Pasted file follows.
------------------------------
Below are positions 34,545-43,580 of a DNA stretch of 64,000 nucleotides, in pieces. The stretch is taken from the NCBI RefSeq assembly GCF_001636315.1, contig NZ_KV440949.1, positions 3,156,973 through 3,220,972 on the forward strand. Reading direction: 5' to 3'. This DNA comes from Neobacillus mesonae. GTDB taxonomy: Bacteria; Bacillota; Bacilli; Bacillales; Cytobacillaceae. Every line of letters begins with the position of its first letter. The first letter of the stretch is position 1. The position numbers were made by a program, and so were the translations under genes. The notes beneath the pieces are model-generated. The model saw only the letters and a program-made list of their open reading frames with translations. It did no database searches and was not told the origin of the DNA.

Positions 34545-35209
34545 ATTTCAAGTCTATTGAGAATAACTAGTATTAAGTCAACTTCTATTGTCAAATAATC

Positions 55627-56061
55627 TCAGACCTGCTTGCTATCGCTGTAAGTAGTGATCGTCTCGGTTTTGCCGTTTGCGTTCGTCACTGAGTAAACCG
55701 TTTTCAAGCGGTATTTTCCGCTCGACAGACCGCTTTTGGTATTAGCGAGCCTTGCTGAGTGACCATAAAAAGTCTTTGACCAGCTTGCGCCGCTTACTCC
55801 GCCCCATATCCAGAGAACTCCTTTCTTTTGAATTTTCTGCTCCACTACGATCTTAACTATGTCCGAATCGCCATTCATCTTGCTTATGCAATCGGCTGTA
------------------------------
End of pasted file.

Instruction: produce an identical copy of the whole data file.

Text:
Below are positions 34,545-43,580 of a DNA stretch of 64,000 nucleotides, in pieces. The stretch is taken from the NCBI RefSeq assembly GCF_001636315.1, contig NZ_KV440949.1, positions 3,156,973 through 3,220,972 on the forward strand. Reading direction: 5' to 3'. This DNA comes from Neobacillus mesonae. GTDB taxonomy: Bacteria; Bacillota; Bacilli; Bacillales; Cytobacillaceae. Every line of letters begins with the position of its first letter. The first letter of the stretch is position 1. The position numbers were made by a program, and so were the translations under genes. The notes beneath the pieces are model-generated. The model saw only the letters and a program-made list of their open reading frames with translations. It did no database searches and was not told the origin of the DNA.

Positions 34545-35209
34545 ATTTCAAGTCTATTGAGAATAACTAGTATTAAGTCAACTTCTATTGTCAAATAATC

Positions 55627-56061
55627 TCAGACCTGCTTGCTATCGCTGTAAGTAGTGATCGTCTCGGTTTTGCCGTTTGCGTTCGTCACTGAGTAAACCG
55701 TTTTCAAGCGGTATTTTCCGCTCGACAGACCGCTTTTGGTATTAGCGAGCCTTGCTGAGTGACCATAAAAAGTCTTTGACCAGCTTGCGCCGCTTACTCC
55801 GCCCCATATCCAGAGAACTCCTTTCTTTTGAATTTTCTGCTCCACTACGATCTTAACTATGTCCGAATCGCCATTCATCTTGCTTATGCAATCGGCTGTA